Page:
Bill Gates Invests in Better Internal Combustion Engine
There’s a truism in Silicon Valley: Investment money flows to good ideas, but it flows more freely to good ideas with credentialed people behind them. The truism played out this week when start-up EcoMotors scored a $23.5 million Series B round of investment from Microsoft Corp. Chairman Bill Gates and alternative energy investor Vinod Khosla. The money will be used for engineering and further testing of the company’s Opoc engine.
EcoMotors, a two-year-old start-up with fewer than 40 employees, is headed by ex-G.M. executive Don Runkle. Its piston-opposed engine design is conceived by ex-VW powertrain executive Peter Hofbauer, who designed the high-speed diesel engine that became the foundation for the Volkswagen Jetta Clean Diesel. The Opoc engine operates on a two-cycle principle, generating one power stroke per crank revolution per cylinder. It comprises two opposing cylinders that move in opposite directions with a crankshaft between them. The engine can run on unleaded gasoline and diesel fuel.
While the investment in EcoMotors is dwarfed by the hundreds of millions of dollars backing various battery and plug-in car ventures, the company may be able to more quickly deliver its engine in volume—partly because it doesn’t represent a significant shift in automotive technology or infrastructure. The key word is affordability. Electric cars are expected to face cost obstacles for some time, and the economics of fuel cells are even more challenging.
Investing in Internal Combustion for the Masses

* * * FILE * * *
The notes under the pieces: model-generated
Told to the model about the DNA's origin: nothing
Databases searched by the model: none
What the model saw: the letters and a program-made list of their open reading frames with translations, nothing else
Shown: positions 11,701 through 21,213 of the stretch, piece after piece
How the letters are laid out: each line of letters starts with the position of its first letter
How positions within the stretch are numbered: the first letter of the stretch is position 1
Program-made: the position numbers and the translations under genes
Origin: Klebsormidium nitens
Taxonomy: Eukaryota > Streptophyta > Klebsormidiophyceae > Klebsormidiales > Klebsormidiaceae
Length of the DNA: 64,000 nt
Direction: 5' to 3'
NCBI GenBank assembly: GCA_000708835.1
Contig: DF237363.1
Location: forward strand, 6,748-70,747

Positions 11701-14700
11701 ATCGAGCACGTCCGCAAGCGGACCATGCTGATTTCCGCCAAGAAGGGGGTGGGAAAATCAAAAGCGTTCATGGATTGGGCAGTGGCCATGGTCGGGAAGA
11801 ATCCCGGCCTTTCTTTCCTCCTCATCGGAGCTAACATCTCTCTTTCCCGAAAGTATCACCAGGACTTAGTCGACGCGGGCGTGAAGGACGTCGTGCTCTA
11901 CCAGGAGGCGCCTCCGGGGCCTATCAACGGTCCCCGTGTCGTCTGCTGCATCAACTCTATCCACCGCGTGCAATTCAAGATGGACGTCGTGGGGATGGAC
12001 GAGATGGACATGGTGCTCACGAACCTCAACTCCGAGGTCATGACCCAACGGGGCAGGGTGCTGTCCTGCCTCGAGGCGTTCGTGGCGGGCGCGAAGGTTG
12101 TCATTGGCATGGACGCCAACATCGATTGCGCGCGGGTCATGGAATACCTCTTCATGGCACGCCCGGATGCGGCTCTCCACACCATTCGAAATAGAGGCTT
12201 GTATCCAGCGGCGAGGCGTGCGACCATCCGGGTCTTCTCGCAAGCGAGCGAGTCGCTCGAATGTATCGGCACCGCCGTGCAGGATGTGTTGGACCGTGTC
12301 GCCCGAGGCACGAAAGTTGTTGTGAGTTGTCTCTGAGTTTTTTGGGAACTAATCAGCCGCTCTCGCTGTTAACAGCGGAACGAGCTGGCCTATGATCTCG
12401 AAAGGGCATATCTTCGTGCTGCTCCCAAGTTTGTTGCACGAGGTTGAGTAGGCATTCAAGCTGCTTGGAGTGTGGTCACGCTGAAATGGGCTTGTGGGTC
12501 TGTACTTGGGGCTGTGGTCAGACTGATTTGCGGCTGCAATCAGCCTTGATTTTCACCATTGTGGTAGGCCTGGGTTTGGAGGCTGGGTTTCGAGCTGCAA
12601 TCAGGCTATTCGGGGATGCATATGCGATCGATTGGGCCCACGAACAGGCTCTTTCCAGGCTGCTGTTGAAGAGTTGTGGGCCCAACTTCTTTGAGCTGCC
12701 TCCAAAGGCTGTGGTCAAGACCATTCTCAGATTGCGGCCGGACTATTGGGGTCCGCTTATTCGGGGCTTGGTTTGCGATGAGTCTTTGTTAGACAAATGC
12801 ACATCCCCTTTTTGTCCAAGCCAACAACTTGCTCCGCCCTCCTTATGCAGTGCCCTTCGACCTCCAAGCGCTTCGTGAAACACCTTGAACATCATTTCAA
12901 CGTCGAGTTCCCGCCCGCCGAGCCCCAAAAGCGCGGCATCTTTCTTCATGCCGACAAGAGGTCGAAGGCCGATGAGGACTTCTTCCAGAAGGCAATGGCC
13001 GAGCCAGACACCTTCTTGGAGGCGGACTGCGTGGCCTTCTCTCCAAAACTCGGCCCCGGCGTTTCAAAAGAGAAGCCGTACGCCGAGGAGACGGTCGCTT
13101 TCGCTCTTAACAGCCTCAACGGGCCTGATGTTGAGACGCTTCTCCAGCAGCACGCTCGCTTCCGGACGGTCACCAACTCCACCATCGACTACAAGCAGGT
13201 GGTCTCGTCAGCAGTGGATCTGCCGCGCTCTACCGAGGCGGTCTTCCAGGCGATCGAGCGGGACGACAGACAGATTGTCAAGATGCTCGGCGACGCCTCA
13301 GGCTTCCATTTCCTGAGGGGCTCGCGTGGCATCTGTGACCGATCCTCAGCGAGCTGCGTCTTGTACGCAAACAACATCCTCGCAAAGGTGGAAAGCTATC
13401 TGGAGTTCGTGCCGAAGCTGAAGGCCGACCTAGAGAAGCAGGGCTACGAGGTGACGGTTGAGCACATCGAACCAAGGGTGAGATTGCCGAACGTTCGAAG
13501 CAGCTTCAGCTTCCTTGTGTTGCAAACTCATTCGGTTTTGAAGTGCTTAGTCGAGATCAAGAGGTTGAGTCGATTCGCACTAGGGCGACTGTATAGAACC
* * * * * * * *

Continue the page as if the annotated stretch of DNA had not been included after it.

EcoMotors promises that the Opoc engine will provide a 50 percent fuel efficiency improvement on current engines while using half as many parts, and delivering a modular engine architecture capable of dramatically reducing emissions especially in city driving. Gates, who invested through the Bill & Melinda Gates Foundation, said, “The Opoc engine can be an important step in providing affordable, low-emission transportation for the developing world.”
EcoMotors is awaiting word on a $200 million U.S. Department of Energy loan that would enable the company to build engines at an old GM plant in Livonia, Mich. Runkle said the engine will be on the market in the next few years. “There is a revolution going on right now in propulsion systems,” Runkle said. “There’s far more investment in internal combustion than in electrification.”
Khosla, in true venture capitalist fashion, is spreading his bets. His fund is a major backer of cellulosic ethanol ventures, battery development companies and other automotive efficiency ventures—all of which are likely to play a role in a greener automotive future.